Ann received several notable awards for her philanthropy and commitment to the arts. In 2000 she received the Bert A. Polsky Humanitarian Award, followed by the 2003 Arts Alive! Award and the Northern Ohio Live's Rainmaker Award. In 2005 she received one of the Governor's Awards for the Arts, and in 2006 she received a Lifetime Achievement Award from the Northeast Ohio Chapter of the Association of Fundraising Professionals. In 2012, she received the Sir Thomas More Award from the Akron Bar Association in recognition of her personal integrity, community service, and professional excellence.
Ann and David's gifts led to the construction of the Ann & David Brennan Critical Care Center at Summa, the David & Ann Amer Brennan Courtroom at the University of Akron Law School, and the Sr. Elizabeth Ann Schaefer, O.P., Performing Arts and Athletic Center at the Elms.
In recent years, Ann was less active on community boards but continued her philanthropic support of local non-profit organizations. People sought Ann out for her ideas regarding creative ways to fund and solve organizational problems and achieve organizational missions. Ann's ability to listen closely, distinguish wishful thinking from logical reasoning, and compassionately articulate the best path forward made her a valuable business leader, an empathetic friend, and a wise mentor.
Ann was an avid reader until the end of her life, thanks to the zooming capabilities of iPads and Kindles. She enjoyed watching TV every night, preferring mysteries and comedies. She loved weekly bridge with her friends, who were her comrades and her confidantes. Her favorite physical exercise was Pilates, which she did twice a week until just shy of her 90th birthday.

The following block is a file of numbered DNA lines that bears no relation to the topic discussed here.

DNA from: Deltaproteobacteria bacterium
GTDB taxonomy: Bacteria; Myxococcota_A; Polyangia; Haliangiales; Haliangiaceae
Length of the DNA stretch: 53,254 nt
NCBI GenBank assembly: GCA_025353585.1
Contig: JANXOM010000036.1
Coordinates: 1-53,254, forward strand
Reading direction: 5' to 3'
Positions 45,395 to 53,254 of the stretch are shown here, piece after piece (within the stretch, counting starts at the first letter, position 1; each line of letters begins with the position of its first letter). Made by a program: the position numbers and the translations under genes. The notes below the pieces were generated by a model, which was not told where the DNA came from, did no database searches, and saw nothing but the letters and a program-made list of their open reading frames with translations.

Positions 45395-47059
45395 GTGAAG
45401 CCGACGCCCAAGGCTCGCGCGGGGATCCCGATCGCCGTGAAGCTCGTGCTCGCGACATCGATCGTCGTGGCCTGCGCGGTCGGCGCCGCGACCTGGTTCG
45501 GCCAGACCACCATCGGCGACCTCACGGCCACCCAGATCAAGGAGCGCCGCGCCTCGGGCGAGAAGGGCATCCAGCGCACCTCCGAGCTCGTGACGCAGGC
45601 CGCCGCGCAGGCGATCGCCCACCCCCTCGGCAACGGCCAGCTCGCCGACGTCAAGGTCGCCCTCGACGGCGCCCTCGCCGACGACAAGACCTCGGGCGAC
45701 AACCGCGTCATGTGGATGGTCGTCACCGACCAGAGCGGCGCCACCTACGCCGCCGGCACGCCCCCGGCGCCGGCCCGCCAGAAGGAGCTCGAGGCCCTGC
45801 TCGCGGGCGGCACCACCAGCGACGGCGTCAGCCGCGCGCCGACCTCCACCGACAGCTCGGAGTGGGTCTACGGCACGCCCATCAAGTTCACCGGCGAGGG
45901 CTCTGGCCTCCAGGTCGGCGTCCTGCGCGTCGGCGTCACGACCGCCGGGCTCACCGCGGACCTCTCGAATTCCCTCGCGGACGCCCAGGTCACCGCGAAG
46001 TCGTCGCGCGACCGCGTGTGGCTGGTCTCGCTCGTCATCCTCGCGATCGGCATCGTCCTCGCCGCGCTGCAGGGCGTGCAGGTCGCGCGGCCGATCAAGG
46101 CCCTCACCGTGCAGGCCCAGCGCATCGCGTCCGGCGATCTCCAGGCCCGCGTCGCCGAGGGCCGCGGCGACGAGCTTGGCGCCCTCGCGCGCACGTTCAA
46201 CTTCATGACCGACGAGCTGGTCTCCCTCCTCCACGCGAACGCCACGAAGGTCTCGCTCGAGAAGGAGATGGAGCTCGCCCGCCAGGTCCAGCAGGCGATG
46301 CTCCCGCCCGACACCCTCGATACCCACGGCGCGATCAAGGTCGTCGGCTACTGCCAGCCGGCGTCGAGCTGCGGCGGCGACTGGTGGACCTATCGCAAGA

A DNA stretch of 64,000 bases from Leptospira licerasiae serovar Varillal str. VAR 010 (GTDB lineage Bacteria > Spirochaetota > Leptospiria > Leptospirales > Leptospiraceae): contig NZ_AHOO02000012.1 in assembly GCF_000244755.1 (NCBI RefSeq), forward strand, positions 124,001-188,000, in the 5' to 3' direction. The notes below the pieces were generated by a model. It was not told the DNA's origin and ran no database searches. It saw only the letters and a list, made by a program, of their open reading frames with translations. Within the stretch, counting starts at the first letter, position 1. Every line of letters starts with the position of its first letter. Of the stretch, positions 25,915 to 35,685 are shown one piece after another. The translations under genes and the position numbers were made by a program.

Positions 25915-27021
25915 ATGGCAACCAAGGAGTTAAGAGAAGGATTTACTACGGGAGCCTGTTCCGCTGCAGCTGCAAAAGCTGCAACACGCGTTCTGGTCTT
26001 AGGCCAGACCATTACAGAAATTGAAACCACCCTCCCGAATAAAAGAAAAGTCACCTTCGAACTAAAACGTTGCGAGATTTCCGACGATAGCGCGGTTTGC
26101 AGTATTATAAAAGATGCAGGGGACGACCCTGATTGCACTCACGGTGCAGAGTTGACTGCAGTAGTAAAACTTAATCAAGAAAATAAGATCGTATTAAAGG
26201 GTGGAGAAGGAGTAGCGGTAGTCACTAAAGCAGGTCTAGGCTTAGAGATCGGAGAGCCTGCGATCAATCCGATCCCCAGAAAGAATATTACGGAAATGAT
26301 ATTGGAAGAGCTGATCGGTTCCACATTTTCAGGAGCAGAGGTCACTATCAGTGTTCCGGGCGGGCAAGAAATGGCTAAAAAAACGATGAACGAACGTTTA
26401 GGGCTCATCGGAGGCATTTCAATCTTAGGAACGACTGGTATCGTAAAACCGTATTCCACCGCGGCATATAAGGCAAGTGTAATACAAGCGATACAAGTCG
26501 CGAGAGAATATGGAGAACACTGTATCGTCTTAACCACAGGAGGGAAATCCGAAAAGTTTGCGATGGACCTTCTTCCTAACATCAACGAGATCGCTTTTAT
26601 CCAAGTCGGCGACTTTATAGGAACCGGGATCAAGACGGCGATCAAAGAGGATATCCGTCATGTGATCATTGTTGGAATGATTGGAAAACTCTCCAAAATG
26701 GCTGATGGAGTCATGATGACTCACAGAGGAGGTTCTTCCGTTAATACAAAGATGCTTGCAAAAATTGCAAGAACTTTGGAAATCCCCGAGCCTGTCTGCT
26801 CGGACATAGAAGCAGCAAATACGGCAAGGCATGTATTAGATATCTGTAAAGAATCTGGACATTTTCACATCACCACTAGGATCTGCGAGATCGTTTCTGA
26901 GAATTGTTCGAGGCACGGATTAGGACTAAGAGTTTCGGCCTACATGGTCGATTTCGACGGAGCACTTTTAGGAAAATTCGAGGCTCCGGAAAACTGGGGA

Although raising small children was perhaps not the high point of her life, she loved spending time with her children as they grew older and enjoyed knowing each of her grandchildren as they became adults. Her home was the gathering place for our family. Everyone was welcome.
Until the day she died, Ann was witty, curious, and generous. We are deeply fortunate to have been raised and loved by her. We will strive to emulate her commitment to community and her pragmatic compassion for other humans. She inspires us and serves as our guiding light. Rest in peace, Mom.
Ann was preceded in death by her husband, David, her infant son, Billy, her sister, Jane Wolf, and her parents, Bernie and Frances. She is survived by her children Beth (Missoula, MT); Jay (Julie) (Greensboro, NC); Kathleen (Claude Hendon) (Tallahassee, FL); and Nancy (Akron). She is also survived by her grandchildren Brigit Rossbach (Seattle); Dylan Rossbach (Seattle); Rosalie Hendon (Fernando Utreras) (Columbus); David Hendon (Ranna Zhou) (Oakland, CA); Michael Hendon (Ellie Burgess) (Palo Alto, CA); Daniel Hendon (Los Angeles); Ann Brennan (Anna Dolezal) (Chicago); Maggie Brennan (Chicago); Claire Brennan Leslie (Colin) (Atlanta); and Hannah Brennan (Atlanta).
Mass of the Christian Burial will be held at 11:00 a.m. Tuesday, August 8, at St. Sebastian's Church, followed by private burial. In lieu of flowers, the family requests memorials to Open M, Summa Health System Foundation, Our Lady of the Elms, or the charity of your choice.